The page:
Animal Symbolism – An A-to-Z Guide

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Many have relied on symbolic meanings of animals for thousands of years, with animals serving as powerful metaphors for universal concepts.

Ancient societies passed down legends, stories, and songs that indicate that animals served as deities or guardians in the past. Archeologists have discovered animal figurines buried in tombs around the world, as well as charms that contain bits of feather, fur, claws and teeth. In the middle Ages, medieval heraldry adopted animal symbolism on family crests to convey the values of a family or clan.

If you’re looking for a certain animal to turn to for inspiration, keep on reading as we outline a list of popular animals and what they symbolize.

Animal symbolism

Ant

A Celtic symbol of diligence, ants are associated with patience, hard work, and self-sacrifice. As a social insect, it’s the perfect example of unity and teamwork too. For the Native Americans, Estonians, and Chinese, these creatures mean good luck. As a totem animal, it can teach you how to persevere towards your goals and dreams in life.

Bat

While Westerners associate bats with fear and superstition, the Chinese regard them as lucky symbols. In the Chinese language, the word bat is pronounced as fu, which is the same pronunciation for the word good luck. A group of five bats known as Wu Fu or Five Blessings, symbolizing long life, health, wealth, love of virtue, and peaceful death.

In Central America, bats are associated with other realms like the underworld. These creatures are known for their ability to find their way around in the dark. As they hang upside down in caves, they’re associated with clarity of inner sight or clairvoyance. As a totem animal, bats are thought to help you see things from a different perspective and face your fears.

Bear

An emblem of wisdom, courage, and strength, the bear is regarded as a spiritual guide by the Native Americans. These creatures are known for being fiercely protective of their young, associating them with motherhood.

Viking warriors invoked the bear spirit to give them fury and strength. The term berserk is derived from the word bear-coat, referring to a Norse warrior who transforms into a furious bear. The bear is also thought to symbolize standing up for your beliefs and facing your deepest fears.

More than that, the bear is thought to be connected to the earliest forms of known worship. The Helvetian Swiss people worshiped the bear goddess Artio. In ancient Greece and Rome, these creatures were sacred to Artemis and Diana.

Boar

In many cultures, the boar symbolizes honor and truthfulness, but it can also be associated with courage and ferocity. As a spirit animal, it will inspire you to go after what you want without hesitation or fear. For the Celts, the boar was associated with prophecy and magic. There were even Anglo-Saxon and Celtic shields bearing boar-head crests, which were supposed to give protection to the warrior.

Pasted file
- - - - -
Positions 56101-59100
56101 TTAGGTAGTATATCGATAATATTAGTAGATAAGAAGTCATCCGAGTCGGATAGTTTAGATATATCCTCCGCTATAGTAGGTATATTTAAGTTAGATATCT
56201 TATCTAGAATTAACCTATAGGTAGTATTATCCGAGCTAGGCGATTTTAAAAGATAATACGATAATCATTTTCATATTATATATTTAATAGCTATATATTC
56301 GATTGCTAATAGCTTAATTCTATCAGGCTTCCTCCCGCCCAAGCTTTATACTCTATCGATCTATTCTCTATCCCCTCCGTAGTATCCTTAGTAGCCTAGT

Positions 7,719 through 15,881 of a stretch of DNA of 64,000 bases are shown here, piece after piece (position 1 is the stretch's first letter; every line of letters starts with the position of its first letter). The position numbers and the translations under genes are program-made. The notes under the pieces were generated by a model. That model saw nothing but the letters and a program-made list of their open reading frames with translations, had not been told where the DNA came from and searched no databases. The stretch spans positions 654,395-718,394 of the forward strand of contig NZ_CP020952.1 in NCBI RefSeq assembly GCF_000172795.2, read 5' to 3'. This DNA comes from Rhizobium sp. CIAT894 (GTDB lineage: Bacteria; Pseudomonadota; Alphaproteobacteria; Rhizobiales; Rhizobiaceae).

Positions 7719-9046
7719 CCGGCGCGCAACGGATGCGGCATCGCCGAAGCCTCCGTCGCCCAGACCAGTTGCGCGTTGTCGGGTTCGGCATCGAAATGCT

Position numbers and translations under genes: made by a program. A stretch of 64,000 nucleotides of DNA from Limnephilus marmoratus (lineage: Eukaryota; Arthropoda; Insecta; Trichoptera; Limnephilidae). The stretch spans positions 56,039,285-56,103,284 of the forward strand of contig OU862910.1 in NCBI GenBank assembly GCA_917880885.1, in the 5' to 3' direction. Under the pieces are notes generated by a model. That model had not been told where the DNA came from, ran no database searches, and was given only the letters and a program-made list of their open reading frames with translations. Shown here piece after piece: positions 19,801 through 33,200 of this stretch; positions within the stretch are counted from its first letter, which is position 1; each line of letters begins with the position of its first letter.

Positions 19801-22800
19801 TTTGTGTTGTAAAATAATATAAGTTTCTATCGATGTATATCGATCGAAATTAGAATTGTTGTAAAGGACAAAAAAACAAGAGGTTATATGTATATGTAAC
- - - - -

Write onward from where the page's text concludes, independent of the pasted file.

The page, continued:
Butterfly

The butterfly has become a metaphor for hope and transformation across cultures. A caterpillar reborn from the cocoon as a winged creature makes it a symbol of rebirth and resurrection. In Chinese culture, butterflies symbolize good fortune and long life. It’s likely because the pronunciation of the word butterfly is similar to the sounds of the Chinese characters for good fortune and the elders.

Cat

As a symbol of independence and cleverness, the cat inspires us to explore beyond our comfort zones and adapt to changing circumstances. In ancient Egypt, it was sacred to Bastet, the goddess of the home, fertility, and childbirth. In some cultures, it’s also associated with the feminine, the moon, and the power of transformation.

Crane

In Japan and China, crane represents long life and health, likely because of the myth of Honorable Lord Crane who lived for a thousand years and more. White cranes are also thought to originate from the Isles of the Blest, the Chinese earthly paradise.

For the Celts, the crane was the guardian of the otherworld and represented great knowledge. Some societies regarded the mating dance of cranes as a magical ritual. The ancient Greeks and Romans even copied the bird’s movements and performed the dance at the beginning of a new year.

Dog

A symbol of loyalty and unconditional love, the dog is regarded as man’s best friend. In ancient Egypt, they guarded the gates of holy places, associating them with protection. In Celtic tradition, it was a great honor to compare a warrior to a dog, as the strong spirit of the animal isn’t easily broken. As a spirit animal, the dog will remind you to be loyal, loving, and devoted to your family and friends.

Dove